The Enlightenment is not to be discarded because Voltaire was anti-Semitic or Hume, Kant, Hegel, and Jefferson racist, but rather further enlightened — for it equips us with the tools with which to refute the anti-Semitism of a Voltaire and the racism of the others. . . . In none of these cases was bigotry at the core of the man’s intellectual system; it reflected the routine white prejudice of the time. The Enlightenment is self-correcting. The corrective to darkness is more light.” (p. 215).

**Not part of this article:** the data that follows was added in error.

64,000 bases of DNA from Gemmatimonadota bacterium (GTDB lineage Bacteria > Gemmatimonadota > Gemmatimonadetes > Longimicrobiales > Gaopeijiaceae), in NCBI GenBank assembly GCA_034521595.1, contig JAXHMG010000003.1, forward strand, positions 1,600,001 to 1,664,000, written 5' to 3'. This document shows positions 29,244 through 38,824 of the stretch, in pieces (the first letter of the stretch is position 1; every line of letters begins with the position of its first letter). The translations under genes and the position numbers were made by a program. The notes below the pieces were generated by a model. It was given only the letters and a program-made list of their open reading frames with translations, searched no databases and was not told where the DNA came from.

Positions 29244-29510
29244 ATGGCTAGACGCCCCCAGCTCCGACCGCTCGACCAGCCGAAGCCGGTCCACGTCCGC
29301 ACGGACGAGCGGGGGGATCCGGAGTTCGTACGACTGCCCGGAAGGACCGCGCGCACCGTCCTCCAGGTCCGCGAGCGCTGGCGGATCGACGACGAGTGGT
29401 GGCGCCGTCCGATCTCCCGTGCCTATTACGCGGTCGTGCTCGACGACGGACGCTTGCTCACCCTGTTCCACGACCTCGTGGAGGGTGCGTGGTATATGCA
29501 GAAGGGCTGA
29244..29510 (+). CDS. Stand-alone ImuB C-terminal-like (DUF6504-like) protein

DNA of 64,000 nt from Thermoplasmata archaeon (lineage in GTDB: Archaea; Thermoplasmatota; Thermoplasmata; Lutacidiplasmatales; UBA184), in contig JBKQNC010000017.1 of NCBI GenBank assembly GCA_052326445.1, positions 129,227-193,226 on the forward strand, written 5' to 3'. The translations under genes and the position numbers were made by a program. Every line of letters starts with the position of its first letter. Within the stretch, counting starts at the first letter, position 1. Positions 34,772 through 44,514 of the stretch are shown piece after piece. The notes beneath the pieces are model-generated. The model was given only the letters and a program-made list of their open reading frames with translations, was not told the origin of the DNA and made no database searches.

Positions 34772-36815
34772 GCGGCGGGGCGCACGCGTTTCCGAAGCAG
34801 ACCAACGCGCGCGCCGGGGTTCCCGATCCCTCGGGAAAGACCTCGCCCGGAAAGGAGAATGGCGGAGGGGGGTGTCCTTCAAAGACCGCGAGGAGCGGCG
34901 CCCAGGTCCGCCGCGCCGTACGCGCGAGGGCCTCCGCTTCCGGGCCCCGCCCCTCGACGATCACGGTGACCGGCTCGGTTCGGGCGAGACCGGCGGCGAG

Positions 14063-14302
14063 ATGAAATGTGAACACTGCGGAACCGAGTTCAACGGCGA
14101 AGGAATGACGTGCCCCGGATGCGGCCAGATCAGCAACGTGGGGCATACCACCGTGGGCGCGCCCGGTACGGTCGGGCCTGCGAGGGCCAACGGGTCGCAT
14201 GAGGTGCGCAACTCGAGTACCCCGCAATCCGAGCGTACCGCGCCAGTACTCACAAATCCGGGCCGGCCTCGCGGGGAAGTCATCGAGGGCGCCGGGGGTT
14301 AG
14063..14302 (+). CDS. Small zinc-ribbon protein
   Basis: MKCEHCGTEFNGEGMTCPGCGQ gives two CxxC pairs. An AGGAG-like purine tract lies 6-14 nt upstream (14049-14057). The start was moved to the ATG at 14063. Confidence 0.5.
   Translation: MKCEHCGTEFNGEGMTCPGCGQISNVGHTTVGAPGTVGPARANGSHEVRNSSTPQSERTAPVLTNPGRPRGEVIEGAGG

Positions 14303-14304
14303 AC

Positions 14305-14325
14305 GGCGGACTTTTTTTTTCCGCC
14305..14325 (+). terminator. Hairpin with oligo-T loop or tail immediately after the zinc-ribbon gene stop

Good liberalism, to be sure, but its analytical insight leaves much to be desired. To pose the question as pro or con, keep the Enlightenment or discard it, sidesteps fundamental questions such as the legacy of 18th century social thought for modern conceptions of race or the philosophical underpinnings of racial slavery in an age when free labor and free market ideology triumphed. For example, while racialist ideas can be traced to ancient thought and forms of domination internal to Europe, the Enlightenment also ushered in a transformation in Western thinking about race. How could it not? After all, as many commentators since the French Revolution have observed, the expansion of slavery and genocidal wars against non-European peoples took place alongside, and by some accounts made possible bourgeois democratic revolutions that gave birth (in the West) to the concept that liberty and freedom are inalienable rights. This contradiction is fundamental to Enlightenment philosophy, notions of progress, and developments in scientific thinking.